We hebben 81 gasten en geen leden online

Unieke bezoekers

4246965
Vandaag
Gisteren
Deze week
Tot en met vorige week
Deze maand
Vorige maand
Alles vanaf 13-11-2012
2564
1699
5993
4228580
27610
59633
4246965
Uw IP 23.22.240.119
Server Time: 2018-01-17 23:25:03

Weg met die wijn-gifspuit

De giftige herbicide glyfosaat mag in Europa nog 5 jaar worden gebruikt. Maar de Franse president Emanuel Macron wil er al binnen 3 jaar vanaf.


Vooral in de Franse wijngaarden wordt het verdelgingsmiddel op grote schaal gebruikt. Tegenstanders houden vol dat het kankerverwekkend is. In een proces tegen de grootste producent Monsanto kwamen 3500 aanklachten ter tafel die inhouden dat glyfosaat lymfeklier-kanker uitlokt. Drie officiële instanties ontkennen het risico op kanker, onder andere de European Food Safety Authority. Intussen wordt de druk op de wijnboeren om met dit middel te stoppen steeds groter. Vooral de Champagne, waar het nog op grote schaal wordt gebruikt. Wine-Searcher meldt:

Worried

François Veillerette, director of Générations Futures, told Wine-Searcher that 80 percent of the French population wants the immediate eradication of glyphosate and more and more people are changing their consuming patterns, preferring organic or artisanal produce. Guillaume Bodin, producer of the documentary Zero Phyto, 100 Percent Bio, added to this that the wine industry is experiencing this shift more rapidly, as wine is a lifestyle product. "Organic, biodynamic and natural wine is a growing sector in the French wine market. With more and more consumers worried about glyphosate traces, this trend will only accelerate in the coming years", says Bodin.

Consumer concerns are most likely also what has triggered several inter-professional organizations to communicate about their sustainability policies. Over the summer, Burgundian winemakers adapted a regional charter promoting a better integration of their vineyards in the regional landscape. The charter is based on the protection of the terroir, including the soil, by heavily reducing the use of herbicides and chemical fertilizers. It will be tested for a year, before being generally adopted.

Cecile Mathiaud, head of PR for the Bureau Interprofessionnel des Vins de Bourgogne (BIVB), explains that "the core for a speedy implementation is that the project is carried the growers themselves. Neighboring growers will follow suit when they see it works, like they did in the battle against the flavescence dorée."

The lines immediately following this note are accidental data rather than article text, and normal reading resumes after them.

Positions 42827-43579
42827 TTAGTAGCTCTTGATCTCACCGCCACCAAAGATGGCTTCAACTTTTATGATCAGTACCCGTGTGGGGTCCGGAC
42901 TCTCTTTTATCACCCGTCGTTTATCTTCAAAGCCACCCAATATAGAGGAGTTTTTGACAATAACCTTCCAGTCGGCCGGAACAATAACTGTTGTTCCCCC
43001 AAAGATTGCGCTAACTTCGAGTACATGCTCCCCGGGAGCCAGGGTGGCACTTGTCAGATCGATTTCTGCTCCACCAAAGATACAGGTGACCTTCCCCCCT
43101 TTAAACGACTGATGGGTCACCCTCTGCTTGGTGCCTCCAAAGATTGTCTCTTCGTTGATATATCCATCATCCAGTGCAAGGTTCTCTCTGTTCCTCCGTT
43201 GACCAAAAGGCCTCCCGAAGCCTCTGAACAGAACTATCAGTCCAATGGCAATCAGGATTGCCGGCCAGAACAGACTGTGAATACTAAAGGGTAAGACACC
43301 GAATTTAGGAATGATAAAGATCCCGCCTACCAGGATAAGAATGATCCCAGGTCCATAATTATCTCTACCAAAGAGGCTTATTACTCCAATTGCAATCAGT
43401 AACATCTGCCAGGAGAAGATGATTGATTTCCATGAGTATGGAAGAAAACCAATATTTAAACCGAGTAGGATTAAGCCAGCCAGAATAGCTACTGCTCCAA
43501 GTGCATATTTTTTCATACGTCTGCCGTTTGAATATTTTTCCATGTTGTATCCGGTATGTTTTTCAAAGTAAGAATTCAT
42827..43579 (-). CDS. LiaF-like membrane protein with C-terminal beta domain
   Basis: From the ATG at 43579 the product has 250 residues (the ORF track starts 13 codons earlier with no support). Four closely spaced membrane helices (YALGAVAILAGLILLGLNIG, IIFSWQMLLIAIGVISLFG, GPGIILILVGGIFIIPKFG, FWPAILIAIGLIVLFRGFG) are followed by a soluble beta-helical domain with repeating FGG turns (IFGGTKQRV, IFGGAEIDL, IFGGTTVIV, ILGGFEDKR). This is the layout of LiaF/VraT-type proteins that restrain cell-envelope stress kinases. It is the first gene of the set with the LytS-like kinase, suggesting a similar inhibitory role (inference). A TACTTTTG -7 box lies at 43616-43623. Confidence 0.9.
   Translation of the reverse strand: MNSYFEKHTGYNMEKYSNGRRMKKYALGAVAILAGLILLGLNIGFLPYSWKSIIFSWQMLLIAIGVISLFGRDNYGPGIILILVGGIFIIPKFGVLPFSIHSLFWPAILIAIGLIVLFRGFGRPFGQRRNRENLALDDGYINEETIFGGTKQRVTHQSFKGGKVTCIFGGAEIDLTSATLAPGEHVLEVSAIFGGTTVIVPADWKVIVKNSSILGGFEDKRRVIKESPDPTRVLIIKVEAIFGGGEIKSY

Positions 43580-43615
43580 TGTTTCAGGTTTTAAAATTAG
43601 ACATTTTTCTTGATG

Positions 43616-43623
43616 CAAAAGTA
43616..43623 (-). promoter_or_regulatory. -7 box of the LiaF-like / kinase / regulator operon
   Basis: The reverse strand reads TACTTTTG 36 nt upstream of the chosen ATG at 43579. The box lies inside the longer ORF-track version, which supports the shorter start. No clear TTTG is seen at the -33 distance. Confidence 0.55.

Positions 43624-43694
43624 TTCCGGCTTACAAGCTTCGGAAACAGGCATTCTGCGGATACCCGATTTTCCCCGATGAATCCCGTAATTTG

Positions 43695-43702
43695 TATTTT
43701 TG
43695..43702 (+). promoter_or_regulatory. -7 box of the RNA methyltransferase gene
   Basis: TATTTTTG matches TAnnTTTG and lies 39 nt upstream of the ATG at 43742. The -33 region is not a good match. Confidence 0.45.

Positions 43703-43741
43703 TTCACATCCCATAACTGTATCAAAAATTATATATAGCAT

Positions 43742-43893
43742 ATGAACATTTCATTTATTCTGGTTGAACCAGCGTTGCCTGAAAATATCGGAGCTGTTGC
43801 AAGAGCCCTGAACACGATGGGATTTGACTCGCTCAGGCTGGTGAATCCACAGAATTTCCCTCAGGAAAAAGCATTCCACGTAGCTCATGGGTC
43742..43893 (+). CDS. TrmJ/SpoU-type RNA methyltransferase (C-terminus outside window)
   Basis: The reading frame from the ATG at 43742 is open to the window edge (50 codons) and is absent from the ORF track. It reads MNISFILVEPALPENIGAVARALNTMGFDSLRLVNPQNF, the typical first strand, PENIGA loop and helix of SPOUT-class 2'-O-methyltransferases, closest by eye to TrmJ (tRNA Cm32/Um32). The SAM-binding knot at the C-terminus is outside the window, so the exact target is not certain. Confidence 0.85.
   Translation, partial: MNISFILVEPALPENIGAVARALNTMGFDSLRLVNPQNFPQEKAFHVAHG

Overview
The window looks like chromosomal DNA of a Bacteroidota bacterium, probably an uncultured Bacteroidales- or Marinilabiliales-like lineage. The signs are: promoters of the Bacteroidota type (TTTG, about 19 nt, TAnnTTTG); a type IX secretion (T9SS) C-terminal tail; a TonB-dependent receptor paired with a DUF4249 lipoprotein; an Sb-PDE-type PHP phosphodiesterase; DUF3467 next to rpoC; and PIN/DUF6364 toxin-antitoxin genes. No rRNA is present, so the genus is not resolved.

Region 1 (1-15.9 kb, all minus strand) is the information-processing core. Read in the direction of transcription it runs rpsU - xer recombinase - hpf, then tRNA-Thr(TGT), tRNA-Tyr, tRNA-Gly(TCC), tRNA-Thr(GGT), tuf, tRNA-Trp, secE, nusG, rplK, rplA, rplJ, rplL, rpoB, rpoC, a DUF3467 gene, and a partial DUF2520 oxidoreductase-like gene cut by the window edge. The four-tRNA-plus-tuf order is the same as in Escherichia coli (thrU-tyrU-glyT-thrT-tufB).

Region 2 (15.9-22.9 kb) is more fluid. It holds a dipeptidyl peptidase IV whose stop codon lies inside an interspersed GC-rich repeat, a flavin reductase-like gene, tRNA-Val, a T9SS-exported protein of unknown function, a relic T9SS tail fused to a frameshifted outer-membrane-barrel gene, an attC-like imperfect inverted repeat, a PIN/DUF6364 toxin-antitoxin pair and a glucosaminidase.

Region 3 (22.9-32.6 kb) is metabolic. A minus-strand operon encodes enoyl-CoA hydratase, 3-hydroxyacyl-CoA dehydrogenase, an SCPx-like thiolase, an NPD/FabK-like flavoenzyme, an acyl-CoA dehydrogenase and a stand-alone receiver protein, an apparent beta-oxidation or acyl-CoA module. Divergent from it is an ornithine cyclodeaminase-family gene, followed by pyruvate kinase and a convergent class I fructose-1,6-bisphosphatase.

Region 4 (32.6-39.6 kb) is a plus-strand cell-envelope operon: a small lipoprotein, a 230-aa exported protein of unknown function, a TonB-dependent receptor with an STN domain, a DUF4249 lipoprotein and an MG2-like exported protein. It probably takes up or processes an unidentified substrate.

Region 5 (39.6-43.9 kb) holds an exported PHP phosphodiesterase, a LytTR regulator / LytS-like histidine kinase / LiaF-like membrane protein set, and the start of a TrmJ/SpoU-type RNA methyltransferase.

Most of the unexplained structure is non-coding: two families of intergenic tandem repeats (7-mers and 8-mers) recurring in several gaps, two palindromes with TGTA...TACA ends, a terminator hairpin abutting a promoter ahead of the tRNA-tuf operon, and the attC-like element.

Bordeaux has also been communicating about its push towards more sustainable viticulture. A recent example is Saint-Émilion, which adopted a mandatory sustainability program, requiring growers to either apply for organic, biodynamic or HVE certification.


Highest user

Champagne's sustainability program, Viticulture Durable en Champagne (VDC), which was adapted in 2014, also aims to convert the entire appellation to a more sustainable way of farming. However, unlike in St Emilion, it allows for self-evaluation as well as certification. To date only 189 producers have applied for certification, even if this means 12.5 percent of the appellation surface is now certified. According to the Ecophyto report, Champagne is France's highest pesticide user, applying an average of 19.5 treatments in 2015; several of these are glyphosate applications. Last year the CIVC's technical director, Arnaud Descotes, told Wine-Searcher that two-thirds of the regions vineyards were still blanket sprayed with glyphosates, while more than 90 percent of the vineyards used the herbicide to kill weeds under the row. The CIVC declined to give updated figures, however Jean-Baptiste Lécaillon, cellarmaster at Louis Roederer and the head of the CIVC's technical committee, confirmed that some progress has been made in regards of herbicide usage since 2016. He added that if glyphosates were indeed to be faced out by 2020, growers would need more technical and economic assistance. Champagne Roederer has not used herbicides in its vineyard since 2015.


Premium

Romain Le Guillou, vineyard director at Veuve Clicquot, agrees that the conversion to zero herbicides is not an easy one. It requires heavy investments in materials (tractors and mechanical weeding tools), staff and staff training. Clicquot began the conversion in 2005, and is set to achieve its goal of working its 360 hectares (890 acres) of house vineyard without herbicides by the 2018 vintage. Clicquot also assists its grape growers to eliminate glyphosates. They house pays a premium for grapes grown without the use of herbicides, and offers training as well as technical assistance (including the use of material). They are also engaging with the Lycée Vitcole d'Avize, to train young wine makers to work without herbicides.

According to Veillerette, the participation of viticulture and agriculture colleges in zero herbicide programs is key if France is really to eliminate glyphosate in the next three years. "It is important to educate our future [grape] farmers on the harmful nature of pesticides including glyphosate, and offer alternatives. Once people realize these products pollute our waterways, erode our soils and are cancerous, they generally take on a different perspective."